The Internal Revenue Service (IRS) just recently released the 2020 draft Form 1040. In your face right on page one, on a separately colored block: “At any time during 2020, did you receive, sell, send, exchange or otherwise acquire any financial interest in any virtual currency?” This question first appeared for the 2019 tax return, but it was not placed front and center; instead it was on the 2019 Form 1040, Schedule 1, “Additional Income and Adjustments to Income,” as a checkbox right at the top of the Schedule 1.
Everyone Must Answer!
With the draft Form 1040 for 2020 income tax returns, everyone will have to answer the question, not only those persons required to complete Schedule 1. For 2019 tax returns, many people need to file only Form 1040 or 1040-SR and none of the numbered schedules, Schedules 1 through 3. However, if the tax return is more complicated (for example, the taxpayer is claiming certain deductions or owes additional taxes), he or she will need to complete one or more of the numbered schedules. Schedule 1 is required if the taxpayer has additional income such as capital gains, unemployment compensation, prize or award money, gambling winnings; or has deductions, such as a student loan interest deduction, self-employment tax, or educator expenses.
Third-Party Reporting On the Way
As cryptocurrency has gained in popularity, so the IRS has upped its enforcement game with respect to crypto assets. It is clear that the IRS wants to know how much income is being generated from a taxpayer’s cryptocurrency investments. What better way than through third-party reporting?
Since the income realized from cryptocurrency investments is not employment-related, it seems more logical that the IRS may impose a 1099-type of reporting requirement for cryptocurrency. Currently, no specific regulations have been proposed by the IRS, but the past year of IRS heightened activity in the cryptocurrency world signaled that something was definitely on the way…. And, it is!
There were a number of significant crypto developments that took place in July, all of them pointing to IRS regulatory mandates in the near future. Let’s see what has happened:
- On July 22, the Office of the Comptroller of the Currency (OCC) released a letter recognizing that banks may offer cryptocurrency custody services to their customers, including holding unique “cryptographic keys.” Generally speaking these keys are a string of characters that permit the account holder/user to access his or her cryptocurrency. The OCC letter explains that providing cryptocurrency custody services is in line with, and essentially is the modern equivalent of, the more traditional banking custody services, such as safe deposit boxes and vaults. Given this recent development it seems a logical next step that banks may soon be tasked with third party reporting to the IRS with respect to such cryptocurrency.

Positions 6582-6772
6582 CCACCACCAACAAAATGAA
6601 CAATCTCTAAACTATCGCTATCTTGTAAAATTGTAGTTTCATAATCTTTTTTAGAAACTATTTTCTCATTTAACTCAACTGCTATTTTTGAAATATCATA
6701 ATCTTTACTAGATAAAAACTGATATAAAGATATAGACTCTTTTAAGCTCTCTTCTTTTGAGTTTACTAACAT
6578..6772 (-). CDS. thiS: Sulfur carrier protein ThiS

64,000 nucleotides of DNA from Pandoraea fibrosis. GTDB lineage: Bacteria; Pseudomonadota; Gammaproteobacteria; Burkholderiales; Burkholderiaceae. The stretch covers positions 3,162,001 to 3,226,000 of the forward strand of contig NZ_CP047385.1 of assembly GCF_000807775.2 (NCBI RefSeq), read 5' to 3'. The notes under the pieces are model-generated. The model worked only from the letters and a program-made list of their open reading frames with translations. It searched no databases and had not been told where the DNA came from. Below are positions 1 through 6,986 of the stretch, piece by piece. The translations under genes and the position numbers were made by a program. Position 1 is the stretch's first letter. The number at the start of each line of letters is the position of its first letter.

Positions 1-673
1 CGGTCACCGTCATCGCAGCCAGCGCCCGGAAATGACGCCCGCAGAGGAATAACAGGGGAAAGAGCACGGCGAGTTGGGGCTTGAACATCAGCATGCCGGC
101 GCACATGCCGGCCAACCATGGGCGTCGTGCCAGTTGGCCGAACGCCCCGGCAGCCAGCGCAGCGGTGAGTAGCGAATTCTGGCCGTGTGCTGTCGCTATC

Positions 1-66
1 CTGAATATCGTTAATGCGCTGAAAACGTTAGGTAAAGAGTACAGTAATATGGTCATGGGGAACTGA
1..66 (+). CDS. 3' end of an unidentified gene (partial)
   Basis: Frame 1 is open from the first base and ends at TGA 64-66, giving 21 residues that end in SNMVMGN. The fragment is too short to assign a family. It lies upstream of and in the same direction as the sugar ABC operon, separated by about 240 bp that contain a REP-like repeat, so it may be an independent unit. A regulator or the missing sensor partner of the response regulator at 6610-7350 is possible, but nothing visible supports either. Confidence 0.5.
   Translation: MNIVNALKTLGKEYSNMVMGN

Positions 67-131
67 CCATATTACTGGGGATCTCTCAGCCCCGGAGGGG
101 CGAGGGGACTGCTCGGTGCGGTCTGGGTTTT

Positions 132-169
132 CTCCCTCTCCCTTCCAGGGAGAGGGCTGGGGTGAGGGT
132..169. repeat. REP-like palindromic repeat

- Also in July, Mastercard announced it would expand its cryptocurrency program by bringing secure, compliant payment cards to the market by inviting cryptocurrency and crypto card partners to join Mastercard’s Accelerate program.. Wirex became the first cryptocurrency platform to be granted membership, allowing it to directly issue payment cards. Mastercard principal membership enables Wirex to issue payment cards directly to consumers, making it easier for people to purchase, hold and exchange multiple traditional and cryptocurrencies. Users can instantly convert their cryptocurrencies into traditional fiat currency, and that currency can be spent everywhere Mastercard is accepted globally. An added incentive for users is a reward program. Wirex Cryptoback rewards can be up to 1.5% back in Bitcoin for every purchase made in-store. History has shown us that a regulatory framework cannot be far behind such a new development.
- At around the same time in July as the above mentioned developments, attorneys at the Treasury Department and IRS explained during a webcast that third party reporting regulations addressing cryptocurrency transactions are now in the pipeline. The IRS had placed cryptocurrency reporting on a list of its regulatory priorities, but the timeline shifted, likely due to the urgencies of COVID-19.
- Based on information from public records, the IRS has contracted with Coinbase, a major US cryptocurrency exchange to use its proprietary blockchain tracing software (“Coinsbase Analytics”). The signing date was listed as July 14 on the Sam.gov database, which tracks contract offerings for US government agencies. The contract becomes effective on July 23 for a one-year term (with an apparent option to renew for a second year). The IRS is paying Coinbase $124,950.00 for that first year of use. It has also been reported that IRS negotiated a contract with another blockchain analytics firm based in the United Kingdom.
With all this activity, some significant regulatory and enforcement action for crypto is on the way! Keep up to date and watch this space. For those wishing more information on US taxes and crypto, visit my US tax blog that has a category devoted to the topic.
Posted September 10, 2020
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